As for being the parent to my son that I wish I had had, well, that's one of the gifts we can give to ourselves, to make it right for ourselves.  I laughingly said that I sort of understood Michael Jackson, who claimed he never had a childhood, so he was having a childhood constantly as an adult.  In one sense, many of us who had traumatic childhoods do need to reclaim it in our adulthood.  On another hand, there can be a point where you aren't having an adulthood either, by trying to relive and find the thing you miss, lost or want.  I enjoy doing for Nate what I wanted to have done for me but I also want to do for Nate what he needs and wants.  Real fulfilment of your loved one's life is much more important and freeing than trying to reclaim one's lost youth.  That's my true independence for a modern life.

Thursday, July 5, 2012

DIY Arts and Crafts

The Bicycle-Chef's handy artwork!
We decided to make or buy interesting light switch and outlet cover plates.  The idea isn't new and it's something I've done in the past, collaging over light plates, typically using stamps.  I haven't done it in years and am really happy to have rediscovered another artistic passion of mine!  We found a couple of nice plate covers at a store on Haddon Avenue in Collingswood, called, Arts Plus.  The hope is that we'll collect, or I'll make, new outlet covers over time.  In our new house, we have a lot of outlets, light switches and other utilitarian covers that could a bit of sprucing up.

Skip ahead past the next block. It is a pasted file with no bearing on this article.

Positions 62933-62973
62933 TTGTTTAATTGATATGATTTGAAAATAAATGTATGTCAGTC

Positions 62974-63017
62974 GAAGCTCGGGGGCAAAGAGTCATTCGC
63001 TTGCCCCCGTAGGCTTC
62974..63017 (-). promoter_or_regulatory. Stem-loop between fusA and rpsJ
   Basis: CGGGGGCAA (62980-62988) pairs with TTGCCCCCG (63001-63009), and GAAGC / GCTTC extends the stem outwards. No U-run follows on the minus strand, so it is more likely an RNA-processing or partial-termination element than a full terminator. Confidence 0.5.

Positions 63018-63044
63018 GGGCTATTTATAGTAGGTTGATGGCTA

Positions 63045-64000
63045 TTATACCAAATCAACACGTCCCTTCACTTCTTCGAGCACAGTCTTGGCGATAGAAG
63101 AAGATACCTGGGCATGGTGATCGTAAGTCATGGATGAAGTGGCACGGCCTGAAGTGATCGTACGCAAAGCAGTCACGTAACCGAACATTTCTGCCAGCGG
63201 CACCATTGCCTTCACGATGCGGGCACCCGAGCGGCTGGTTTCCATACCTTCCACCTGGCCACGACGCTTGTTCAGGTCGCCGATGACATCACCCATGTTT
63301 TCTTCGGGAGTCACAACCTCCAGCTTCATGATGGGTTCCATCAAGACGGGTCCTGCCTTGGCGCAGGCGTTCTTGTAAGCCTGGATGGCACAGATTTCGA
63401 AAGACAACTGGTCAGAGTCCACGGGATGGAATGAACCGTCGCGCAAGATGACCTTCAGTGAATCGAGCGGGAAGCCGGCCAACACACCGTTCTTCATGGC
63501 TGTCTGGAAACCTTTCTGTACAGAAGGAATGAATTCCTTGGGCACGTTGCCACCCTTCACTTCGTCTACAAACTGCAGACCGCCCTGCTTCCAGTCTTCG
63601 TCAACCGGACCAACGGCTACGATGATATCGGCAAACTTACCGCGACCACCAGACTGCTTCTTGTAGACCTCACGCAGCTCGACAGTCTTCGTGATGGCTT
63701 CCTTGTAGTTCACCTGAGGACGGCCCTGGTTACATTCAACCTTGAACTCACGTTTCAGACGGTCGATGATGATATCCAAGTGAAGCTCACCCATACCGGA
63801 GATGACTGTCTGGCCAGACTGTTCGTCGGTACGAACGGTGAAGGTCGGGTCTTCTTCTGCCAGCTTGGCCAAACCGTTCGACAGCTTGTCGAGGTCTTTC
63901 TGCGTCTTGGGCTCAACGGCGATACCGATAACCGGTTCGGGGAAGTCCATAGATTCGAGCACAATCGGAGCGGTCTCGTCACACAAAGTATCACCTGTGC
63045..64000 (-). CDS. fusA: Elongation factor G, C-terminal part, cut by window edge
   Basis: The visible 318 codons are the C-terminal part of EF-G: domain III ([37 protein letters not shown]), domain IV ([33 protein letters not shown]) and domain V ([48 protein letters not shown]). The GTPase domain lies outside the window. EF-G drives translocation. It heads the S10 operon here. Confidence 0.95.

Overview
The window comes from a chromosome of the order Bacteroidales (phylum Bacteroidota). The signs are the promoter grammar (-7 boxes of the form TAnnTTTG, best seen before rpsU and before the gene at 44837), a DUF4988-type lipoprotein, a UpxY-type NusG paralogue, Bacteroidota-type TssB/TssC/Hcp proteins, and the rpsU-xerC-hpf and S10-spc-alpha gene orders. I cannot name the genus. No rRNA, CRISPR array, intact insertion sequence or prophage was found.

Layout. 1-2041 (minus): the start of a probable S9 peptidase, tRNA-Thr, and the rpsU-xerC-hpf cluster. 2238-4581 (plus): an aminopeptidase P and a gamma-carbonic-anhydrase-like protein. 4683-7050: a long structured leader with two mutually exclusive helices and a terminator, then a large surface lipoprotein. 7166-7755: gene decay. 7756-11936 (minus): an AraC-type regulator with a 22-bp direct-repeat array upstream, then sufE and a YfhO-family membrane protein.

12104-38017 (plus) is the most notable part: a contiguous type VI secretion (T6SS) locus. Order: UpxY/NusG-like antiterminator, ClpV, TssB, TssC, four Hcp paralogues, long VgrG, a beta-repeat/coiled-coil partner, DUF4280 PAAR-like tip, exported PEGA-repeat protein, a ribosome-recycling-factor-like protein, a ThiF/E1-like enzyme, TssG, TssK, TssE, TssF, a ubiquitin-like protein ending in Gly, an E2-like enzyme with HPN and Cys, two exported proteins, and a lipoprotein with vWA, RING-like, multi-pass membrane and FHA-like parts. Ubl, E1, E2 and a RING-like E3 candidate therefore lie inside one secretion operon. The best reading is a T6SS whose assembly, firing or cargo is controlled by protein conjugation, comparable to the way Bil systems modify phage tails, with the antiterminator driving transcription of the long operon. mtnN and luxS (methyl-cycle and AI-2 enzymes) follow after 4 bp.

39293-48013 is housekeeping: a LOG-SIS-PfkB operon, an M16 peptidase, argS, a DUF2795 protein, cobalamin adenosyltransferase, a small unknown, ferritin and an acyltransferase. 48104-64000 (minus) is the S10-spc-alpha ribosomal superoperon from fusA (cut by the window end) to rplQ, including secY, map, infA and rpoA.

Flower Stamps, part of my art stamp collection.
This cover is in our kitchen

Japanese Cherry Blossoms. Hand-made Japanese paper.
This is in our upstairs hallway.
The above bicycle cover was one of my creations, using a wrapping paper I found at The Paper Source.  Since many of the light switch plate covers I've seen on Etsy and other crafty sights weren't quite right, I made my own.  This one is in our downstairs half bathroom.  That room painted a Southwest Vivid Flame Orange, has become The Bicycle-Chef's decorated room!  Most of the artwork in here is bicycle related, hence the plate cover being collaged with retro bicycles.  I cut a few of the bicycles out and repositioned them so that the entire cover made more sense and was filled in along the areas where there was empty space.  That's the problem with a lot of covers I've been finding, there isn't an over-all artistic sense of the entire space.  The images might be nice, but artisans aren't considering the areas that are blank, nor are they taking into consideration the center spot where the light switch is located!
Some of the other artwork or hand-crafted items in The Bicycle-Chef's room are either bike-related or just great pieces of art that we've collected over the years and now have a place to reside.

The center image is a poster I got from the very nice folks at Kitchen Kapers at 17th adn Locust Streets.  It's a new poster advertisement for a new colour line of Le Creuset cookware, Marseilles, a sort of French Blue.  The wheel of the bicycle is the lid of Le Creuset pot!  It screamed to me as I walked by the store one day so I went into the store and asked if they had another image that I could buy.  As it happened, they had a second poster, which they gave to me.  I had it mounted and now it's in our bathroom.  The yellow biker is the piece, DASH, a street artist who's work I love and document, made for me last October.  I've previously written and shared photos about this work.